The arrival of yet another British crime drama series isn’t necessarily reason to break out a bottle of champagne and smash it against the side of the telly. The schedules are already stuffed full of them and any newcomer has to jostle for attention with the heavyweight one-namers like Lewis, Sherlock, Rebus and Luther and avoid being bogged down amongst the frothily insubstantial (Zen) or the gruesomely parochial (Midsomer Murders). Happily, Case Histories is more than capable of fighting its corner.
Adapted by Ashley Pharoah (Life On Mars) from the novels of Kate Atkinson, the show stars Jason Isaacs – looking more like the devilish, drug-dealing doctor he played in Inspector Morse nearly twenty years ago than Lucius Malfoy – as Jackson Brodie, an ex-soldier and former policeman who works as a private investigator in Edinburgh. Ruggedly sympathetic and reluctant to say no to anybody who asks for his help, Brodie’s cases veer from the ridiculous to the macabre.
At the onset of this opening episode, he is searching for an inappropriately-named cat for a long-standing and poorly-paying client, Binky Rain (Sylvia Sims), to the consternation of his secretary (with whom he shares a feisty relationship akin to Dirk Gently and Janice Pearce). By the end, he’s also investigating a murder (a teenager, Laura Wyre, seven months previously) and a disappearance (a much younger girl, Olivia Land, thirty years ago). However, thanks to his daughter Marlee, he has at least found the missing moggy.
Brodie and Marlee share a pleasantly frank relationship. In many television series, a precocious eight year old finding the file on a murder victim in her dad’s car would lead to embarrassment and a swift covering up of any reference to the dead girl. However, when this happens in Case Histories, Brodie is not flustered and simply explains that the girl in the photograph – Laura Wyre – was murdered and nobody knows why. ‘You’ll find out why, Dad,’ Marlee replies calmly. This rapport between father and daughter (the latter played with astonishing aplomb by young Millie Innes) is a study in both familial warmth and light relief.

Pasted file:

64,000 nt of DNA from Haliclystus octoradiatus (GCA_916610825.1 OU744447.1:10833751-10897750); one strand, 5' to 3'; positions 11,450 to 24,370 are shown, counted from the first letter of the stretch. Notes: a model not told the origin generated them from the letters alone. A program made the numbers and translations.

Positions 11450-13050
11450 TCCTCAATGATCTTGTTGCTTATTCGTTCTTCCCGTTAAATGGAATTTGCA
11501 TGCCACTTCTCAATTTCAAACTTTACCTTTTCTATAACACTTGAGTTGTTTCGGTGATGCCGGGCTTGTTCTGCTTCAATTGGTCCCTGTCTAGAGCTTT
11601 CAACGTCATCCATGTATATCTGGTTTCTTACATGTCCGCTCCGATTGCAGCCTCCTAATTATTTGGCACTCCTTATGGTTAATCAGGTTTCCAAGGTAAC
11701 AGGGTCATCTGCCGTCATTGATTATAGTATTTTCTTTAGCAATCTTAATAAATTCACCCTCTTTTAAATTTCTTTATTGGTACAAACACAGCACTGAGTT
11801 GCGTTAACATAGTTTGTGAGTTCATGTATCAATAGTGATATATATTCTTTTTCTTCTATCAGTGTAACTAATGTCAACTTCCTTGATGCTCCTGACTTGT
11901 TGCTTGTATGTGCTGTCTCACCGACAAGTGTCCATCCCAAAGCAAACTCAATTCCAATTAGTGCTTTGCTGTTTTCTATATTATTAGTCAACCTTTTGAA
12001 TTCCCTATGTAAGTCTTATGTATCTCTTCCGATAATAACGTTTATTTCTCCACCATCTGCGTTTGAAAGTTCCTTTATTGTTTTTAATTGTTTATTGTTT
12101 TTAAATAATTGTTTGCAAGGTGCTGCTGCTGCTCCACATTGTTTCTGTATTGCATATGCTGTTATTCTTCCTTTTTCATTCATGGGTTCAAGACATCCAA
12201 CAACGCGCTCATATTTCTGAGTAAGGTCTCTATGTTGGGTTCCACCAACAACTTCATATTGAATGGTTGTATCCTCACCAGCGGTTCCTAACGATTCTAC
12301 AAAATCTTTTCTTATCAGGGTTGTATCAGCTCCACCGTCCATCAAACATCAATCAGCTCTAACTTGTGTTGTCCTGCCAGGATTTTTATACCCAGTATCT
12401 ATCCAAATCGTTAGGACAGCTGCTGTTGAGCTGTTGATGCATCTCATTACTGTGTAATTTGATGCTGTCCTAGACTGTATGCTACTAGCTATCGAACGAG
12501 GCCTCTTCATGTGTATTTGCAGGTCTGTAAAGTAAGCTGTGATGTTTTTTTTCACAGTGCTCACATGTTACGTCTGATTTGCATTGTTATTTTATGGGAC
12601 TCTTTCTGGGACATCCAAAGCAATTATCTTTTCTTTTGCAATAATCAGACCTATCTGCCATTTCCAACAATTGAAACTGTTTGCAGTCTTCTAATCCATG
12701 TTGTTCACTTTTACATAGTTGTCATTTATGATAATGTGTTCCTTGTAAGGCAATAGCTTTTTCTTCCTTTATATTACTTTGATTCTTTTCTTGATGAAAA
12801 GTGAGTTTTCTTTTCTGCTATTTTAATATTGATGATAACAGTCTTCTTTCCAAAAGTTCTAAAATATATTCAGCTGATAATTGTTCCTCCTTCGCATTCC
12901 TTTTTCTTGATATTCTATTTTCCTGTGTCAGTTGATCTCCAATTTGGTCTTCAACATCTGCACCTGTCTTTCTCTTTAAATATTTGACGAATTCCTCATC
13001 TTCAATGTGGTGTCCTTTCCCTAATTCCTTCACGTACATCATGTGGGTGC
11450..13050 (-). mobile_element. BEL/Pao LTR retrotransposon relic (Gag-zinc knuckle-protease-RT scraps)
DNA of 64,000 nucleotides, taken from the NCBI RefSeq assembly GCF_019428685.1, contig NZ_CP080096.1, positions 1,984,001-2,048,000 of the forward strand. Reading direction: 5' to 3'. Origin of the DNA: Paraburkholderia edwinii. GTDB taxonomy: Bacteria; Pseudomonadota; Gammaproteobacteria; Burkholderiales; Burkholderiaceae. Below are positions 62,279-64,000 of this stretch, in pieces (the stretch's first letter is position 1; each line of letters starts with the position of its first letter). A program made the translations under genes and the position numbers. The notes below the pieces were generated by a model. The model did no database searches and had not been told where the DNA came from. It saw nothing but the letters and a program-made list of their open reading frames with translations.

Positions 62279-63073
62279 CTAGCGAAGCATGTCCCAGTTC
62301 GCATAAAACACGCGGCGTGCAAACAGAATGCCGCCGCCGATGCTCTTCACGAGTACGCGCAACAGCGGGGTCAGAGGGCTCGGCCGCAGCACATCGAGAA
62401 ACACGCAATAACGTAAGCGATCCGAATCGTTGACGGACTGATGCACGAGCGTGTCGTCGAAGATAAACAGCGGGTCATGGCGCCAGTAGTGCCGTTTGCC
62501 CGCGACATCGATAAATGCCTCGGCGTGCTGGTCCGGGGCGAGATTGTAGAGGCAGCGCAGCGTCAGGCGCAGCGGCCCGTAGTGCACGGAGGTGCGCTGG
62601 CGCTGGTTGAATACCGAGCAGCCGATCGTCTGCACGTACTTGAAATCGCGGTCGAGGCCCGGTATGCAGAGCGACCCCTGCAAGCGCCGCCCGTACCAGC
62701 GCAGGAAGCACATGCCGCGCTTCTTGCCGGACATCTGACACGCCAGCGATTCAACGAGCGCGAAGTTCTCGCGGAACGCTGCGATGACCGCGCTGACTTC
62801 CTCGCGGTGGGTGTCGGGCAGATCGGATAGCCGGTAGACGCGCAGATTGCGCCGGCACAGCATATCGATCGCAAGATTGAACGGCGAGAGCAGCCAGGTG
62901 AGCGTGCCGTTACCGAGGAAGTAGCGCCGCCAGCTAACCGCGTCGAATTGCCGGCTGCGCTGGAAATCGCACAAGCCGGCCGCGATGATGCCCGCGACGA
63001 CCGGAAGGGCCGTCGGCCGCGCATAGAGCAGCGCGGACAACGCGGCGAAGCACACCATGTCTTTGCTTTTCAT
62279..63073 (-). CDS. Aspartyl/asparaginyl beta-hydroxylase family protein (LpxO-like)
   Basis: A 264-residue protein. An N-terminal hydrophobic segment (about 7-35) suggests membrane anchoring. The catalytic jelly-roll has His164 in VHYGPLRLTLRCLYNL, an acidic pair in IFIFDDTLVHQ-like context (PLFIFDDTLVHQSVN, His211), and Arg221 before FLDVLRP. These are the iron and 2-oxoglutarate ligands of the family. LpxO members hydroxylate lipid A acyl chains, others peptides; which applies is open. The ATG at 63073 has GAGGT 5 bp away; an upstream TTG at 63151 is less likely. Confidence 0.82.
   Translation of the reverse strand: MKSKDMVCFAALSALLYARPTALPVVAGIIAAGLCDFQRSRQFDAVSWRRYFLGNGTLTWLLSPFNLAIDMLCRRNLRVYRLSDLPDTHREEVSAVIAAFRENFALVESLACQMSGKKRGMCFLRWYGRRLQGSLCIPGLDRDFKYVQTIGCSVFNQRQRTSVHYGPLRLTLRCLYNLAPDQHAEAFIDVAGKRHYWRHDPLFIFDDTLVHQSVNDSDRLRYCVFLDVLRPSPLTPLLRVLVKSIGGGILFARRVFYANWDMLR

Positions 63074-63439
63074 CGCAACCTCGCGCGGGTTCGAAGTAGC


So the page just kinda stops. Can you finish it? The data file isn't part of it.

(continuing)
The love, respect and trust between father and child is superbly portrayed while the humour – Brodie’s estranged wife Josie (Kirsty Mitchell) is frequently outraged when her daughter returns home and reveals she’s spent the day at a murder scene, or at a convent, or at the funeral of a dead dog – is a welcome respite from the darker parts of what turns out to be a surprisingly grim set of storylines.
The substantial, criss-crossing plots are balanced with a very stylish overall look and feel. From the tranquil, panoramic views from the southern stretches of Arthur’s Seat to blurred, rain-swept night shots of the Scott Monument and the lights of Princes Street, the many sides and shades of Edinburgh provide a wonderful backdrop to Jackson Brodie’s investigations, while an eclectic folk rock soundtrack that includes Iris Dement, Mary Gauthier, Robert Plant and Alison Krauss provides hints towards the deeper melancholia behind the main character’s good-humoured, man-of-action exterior. If the rest of the series matches this opening, Case Histories will be deservedly judged a success.
Airs at 9pm on Sunday 5th June 2011 on BBC One.